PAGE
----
The record reflects that Roseboro's daughter, Kendra West (“West”), was present at defendant's trial and holding a dollassigned to her in a school project. Prior to trial, the trial court gave the following instructions to the jury pool:    
        And I would also like to introduce Ms. Kendra West. Ms. Kendra, would you please stand, please? Turn around so that the jury can see you. Ms. Kendra is the daugther of Ms. Bridget Roseboro. Thank you. And, as you will observe, she's holding a baby doll, and this is a school project. So, if the baby doll cries we are going to ignore it -- okay -- and keep going.

During the course of the trial, West's doll cried three times, and each time West immediately left the courtroom with the doll. Following the second interruption, the trial court said, “Makes me not want to have any children.” Following the third interruption, the trial court said, “School project.” Defendant contends that the trial court's comments amount to an impermissible expression of opinion which fundamentally prejudiced his trial. We disagree.
    “The trial judge . . . has the duty to supervise and control a defendant's trial . . . to ensure fair and impartial justice for both parties.” State v. Fleming, 350 N.C. 109, 126, 512 S.E.2d 720, 732, cert. denied, 528 U.S. 941, 145 L. Ed. 2d 274 (1999). In performing its duties, the trial court's position as the “'standard-bearer of impartiality'” requires that “'the trial judge must not express any opinion as to the weight to be given to or credibility of any competent evidence presented before the jury.'” State v. Larrimore, 340 N.C. 119, 154-55, 456 S.E.2d 789, 808 (1995) (quoting State v. Harris, 308 N.C. 159, 167, 301 S.E.2d 91, 97 (1983)); see N.C. Gen. Stat. § 15A-1222 (2003) (stating that the trial court “may not express during any stage of the trial, any opinion in the presence of the jury on any question of fact to bedecided by the jury.”). “In evaluating whether a judge's comments cross into the realm of impermissible opinion, a totality of the circumstances test is utilized.” Larrimore, 340 N.C. at 155, 456 S.E.2d at 808.
    In the instant case, we are not convinced that the trial court's comments or conduct related to the doll had any influence on the outcome of defendant's case. The trial court made appropriate arrangements regarding the presence of the doll prior to trial, and its comments regarding the doll's interruptions were wholly unrelated to any fact at issue in defendant's case. We note that “[n]ot every disruptive event occurring during the course of the trial requires the court automatically to declare a mistrial.” State v. Dais, 22 N.C. App. 379, 384, 206 S.E.2d 759, 762, cert. denied and appeal dismissed, 285 N.C. 664, 207 S.E.2d 758 (1974). “Ordinarily, the manner in which a trial is conducted rests in the discretion of the court, '[so] long as defendant's rights are scrupulously afforded him.'” Id. (quoting State v. Perry, 277 N.C. 174, 177, 176 S.E.2d 729, 731 (1970)). “This principle applies to control by the court of the conduct of spectators during the course of trial.” Davis, 22 N.C. App. at 384, 206 S.E.2d at 762. In the instant case, we conclude that the trial court's conduct related to the doll's presence in the courtroom did not infringe upon defendant's right to an impartial trial. Therefore, the trial court did not err by allowing Roseboro's daughter to sit in the courtroom with the doll and by commenting on the doll's presence.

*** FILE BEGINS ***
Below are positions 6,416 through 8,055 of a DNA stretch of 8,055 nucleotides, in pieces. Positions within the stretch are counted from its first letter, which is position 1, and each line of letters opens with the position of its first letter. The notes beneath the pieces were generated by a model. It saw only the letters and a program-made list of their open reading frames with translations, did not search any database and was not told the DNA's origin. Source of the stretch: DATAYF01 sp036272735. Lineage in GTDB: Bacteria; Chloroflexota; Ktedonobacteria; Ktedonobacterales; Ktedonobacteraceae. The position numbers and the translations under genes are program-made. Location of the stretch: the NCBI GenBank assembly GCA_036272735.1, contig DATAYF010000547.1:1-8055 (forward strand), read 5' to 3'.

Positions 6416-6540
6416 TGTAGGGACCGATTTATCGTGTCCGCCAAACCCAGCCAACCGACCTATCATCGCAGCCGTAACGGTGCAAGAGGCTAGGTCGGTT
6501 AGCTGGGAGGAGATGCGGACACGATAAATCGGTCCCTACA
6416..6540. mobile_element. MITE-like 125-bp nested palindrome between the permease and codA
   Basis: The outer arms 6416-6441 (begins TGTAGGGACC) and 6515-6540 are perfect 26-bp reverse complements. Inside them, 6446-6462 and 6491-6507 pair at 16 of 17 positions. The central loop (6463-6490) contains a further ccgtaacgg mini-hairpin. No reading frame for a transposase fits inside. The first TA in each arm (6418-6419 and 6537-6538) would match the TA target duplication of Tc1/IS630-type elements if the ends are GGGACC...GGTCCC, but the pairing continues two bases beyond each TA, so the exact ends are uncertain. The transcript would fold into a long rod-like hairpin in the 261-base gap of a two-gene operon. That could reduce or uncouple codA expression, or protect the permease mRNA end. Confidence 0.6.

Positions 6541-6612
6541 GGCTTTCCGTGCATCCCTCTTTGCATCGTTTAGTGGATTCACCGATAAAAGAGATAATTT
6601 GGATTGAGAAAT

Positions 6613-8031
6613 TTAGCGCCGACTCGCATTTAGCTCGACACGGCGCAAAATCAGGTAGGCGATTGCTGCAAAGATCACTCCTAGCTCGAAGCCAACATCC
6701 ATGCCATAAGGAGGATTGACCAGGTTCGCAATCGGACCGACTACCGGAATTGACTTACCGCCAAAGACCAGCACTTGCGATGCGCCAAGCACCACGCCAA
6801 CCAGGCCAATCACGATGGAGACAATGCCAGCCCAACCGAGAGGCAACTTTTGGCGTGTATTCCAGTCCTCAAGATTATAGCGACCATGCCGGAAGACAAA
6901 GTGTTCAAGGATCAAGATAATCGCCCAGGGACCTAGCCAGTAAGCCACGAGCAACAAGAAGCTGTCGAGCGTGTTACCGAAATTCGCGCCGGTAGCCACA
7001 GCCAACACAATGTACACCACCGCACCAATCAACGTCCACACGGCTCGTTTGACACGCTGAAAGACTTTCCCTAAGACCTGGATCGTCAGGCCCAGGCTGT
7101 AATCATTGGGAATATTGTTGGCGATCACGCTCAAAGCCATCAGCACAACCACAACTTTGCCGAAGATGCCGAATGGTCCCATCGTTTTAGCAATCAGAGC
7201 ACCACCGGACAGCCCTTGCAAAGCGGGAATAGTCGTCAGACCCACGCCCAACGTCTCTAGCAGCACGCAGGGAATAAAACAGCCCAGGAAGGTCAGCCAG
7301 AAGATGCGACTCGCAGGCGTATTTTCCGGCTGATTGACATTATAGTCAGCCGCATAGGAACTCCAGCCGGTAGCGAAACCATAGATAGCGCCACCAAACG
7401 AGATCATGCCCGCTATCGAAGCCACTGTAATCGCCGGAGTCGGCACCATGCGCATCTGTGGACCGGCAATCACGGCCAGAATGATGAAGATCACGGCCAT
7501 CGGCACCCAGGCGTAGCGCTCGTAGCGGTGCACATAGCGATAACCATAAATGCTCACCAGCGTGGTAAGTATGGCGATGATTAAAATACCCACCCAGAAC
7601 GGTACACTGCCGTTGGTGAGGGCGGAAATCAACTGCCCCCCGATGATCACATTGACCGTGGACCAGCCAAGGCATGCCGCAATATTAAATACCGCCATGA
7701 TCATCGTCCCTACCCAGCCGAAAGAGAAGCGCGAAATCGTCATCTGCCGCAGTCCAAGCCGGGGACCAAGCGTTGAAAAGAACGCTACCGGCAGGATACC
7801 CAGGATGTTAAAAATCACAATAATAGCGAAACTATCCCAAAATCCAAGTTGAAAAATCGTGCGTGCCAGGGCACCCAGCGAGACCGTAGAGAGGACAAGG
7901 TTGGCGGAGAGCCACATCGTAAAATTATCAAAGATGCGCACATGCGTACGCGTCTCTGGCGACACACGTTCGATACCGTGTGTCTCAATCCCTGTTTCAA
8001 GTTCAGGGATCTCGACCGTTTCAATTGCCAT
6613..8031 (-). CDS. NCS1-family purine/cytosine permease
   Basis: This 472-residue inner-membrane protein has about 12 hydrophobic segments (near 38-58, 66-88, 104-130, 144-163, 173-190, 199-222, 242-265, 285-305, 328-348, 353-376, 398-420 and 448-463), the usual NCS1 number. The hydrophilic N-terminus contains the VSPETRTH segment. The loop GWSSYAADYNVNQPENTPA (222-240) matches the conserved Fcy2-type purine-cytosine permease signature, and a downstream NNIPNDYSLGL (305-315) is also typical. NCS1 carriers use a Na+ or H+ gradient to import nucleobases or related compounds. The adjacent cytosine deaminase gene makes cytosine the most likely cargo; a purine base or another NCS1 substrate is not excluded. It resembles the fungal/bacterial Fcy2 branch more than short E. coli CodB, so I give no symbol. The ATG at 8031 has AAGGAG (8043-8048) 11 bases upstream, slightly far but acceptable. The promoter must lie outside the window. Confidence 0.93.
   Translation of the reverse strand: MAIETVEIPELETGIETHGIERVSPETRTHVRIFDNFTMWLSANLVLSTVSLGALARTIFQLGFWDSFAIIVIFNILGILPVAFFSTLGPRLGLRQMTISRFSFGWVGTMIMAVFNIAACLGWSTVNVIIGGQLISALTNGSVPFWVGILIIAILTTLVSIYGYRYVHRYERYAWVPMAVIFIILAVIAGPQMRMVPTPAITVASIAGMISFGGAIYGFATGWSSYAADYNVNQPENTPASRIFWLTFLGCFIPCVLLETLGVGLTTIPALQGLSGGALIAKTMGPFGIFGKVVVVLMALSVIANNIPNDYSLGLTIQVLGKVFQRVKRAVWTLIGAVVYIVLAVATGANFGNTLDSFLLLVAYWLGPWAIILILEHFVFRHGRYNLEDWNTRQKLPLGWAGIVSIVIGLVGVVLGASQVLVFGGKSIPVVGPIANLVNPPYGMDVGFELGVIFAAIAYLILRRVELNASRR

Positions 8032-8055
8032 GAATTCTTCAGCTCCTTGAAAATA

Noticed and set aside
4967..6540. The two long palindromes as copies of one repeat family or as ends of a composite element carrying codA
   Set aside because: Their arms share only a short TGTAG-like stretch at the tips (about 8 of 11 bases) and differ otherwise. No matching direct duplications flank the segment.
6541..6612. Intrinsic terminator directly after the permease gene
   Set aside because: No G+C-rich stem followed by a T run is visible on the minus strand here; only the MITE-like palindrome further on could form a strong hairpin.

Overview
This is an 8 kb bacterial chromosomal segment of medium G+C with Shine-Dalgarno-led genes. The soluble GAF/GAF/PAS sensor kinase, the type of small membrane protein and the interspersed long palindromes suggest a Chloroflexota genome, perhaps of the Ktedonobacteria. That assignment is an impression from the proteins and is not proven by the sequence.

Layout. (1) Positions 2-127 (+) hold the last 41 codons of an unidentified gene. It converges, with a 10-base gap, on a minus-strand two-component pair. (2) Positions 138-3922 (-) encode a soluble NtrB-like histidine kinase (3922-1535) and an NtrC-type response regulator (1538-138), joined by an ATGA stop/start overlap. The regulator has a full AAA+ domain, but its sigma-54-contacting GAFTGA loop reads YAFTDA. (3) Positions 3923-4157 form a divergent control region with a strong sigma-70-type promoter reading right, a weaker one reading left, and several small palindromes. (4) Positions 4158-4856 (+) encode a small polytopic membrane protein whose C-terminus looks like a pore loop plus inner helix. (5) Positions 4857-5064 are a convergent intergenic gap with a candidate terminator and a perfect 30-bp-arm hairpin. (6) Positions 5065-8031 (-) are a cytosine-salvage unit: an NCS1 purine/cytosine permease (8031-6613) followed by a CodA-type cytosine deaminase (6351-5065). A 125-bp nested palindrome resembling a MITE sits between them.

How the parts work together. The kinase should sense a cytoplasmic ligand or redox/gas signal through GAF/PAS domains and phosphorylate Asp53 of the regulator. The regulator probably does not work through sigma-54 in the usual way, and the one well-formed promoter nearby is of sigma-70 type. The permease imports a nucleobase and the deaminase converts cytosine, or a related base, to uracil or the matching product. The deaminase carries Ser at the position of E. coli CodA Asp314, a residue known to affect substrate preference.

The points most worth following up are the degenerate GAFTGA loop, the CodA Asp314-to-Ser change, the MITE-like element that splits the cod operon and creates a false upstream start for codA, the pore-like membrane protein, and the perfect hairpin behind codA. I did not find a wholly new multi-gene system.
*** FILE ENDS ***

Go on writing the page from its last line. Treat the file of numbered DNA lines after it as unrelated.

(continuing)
While we recognize that defendant also asserts in his brief that the trial court's comments regarding media coverage wereimpermissible, we note that defendant failed to object to these comments at trial, and he failed to assign error to them on appeal. Therefore, we decline to address the merits of this assertion. See N.C.R. App. P. 10(b). Accordingly, we overrule defendant's final argument.
    In light of the foregoing conclusions, we hold that defendant received a trial free of prejudicial error. However, we note that each of the judgment and commitment forms contains a clerical error. On each form, the trial court has checked the box indicating that it “[i]mposes the prison term pursuant to a plea arrangement as to sentence under Article 58 of G.S. Chapter 15A.” Our review of the record reveals that defendant pled not guilty to each of the offenses for which he was convicted. Therefore, we remand this case to the trial court for correction of these clerical errors.
    No error at trial; remand for correction of clerical errors.
    Judges HUDSON and STEELMAN concur.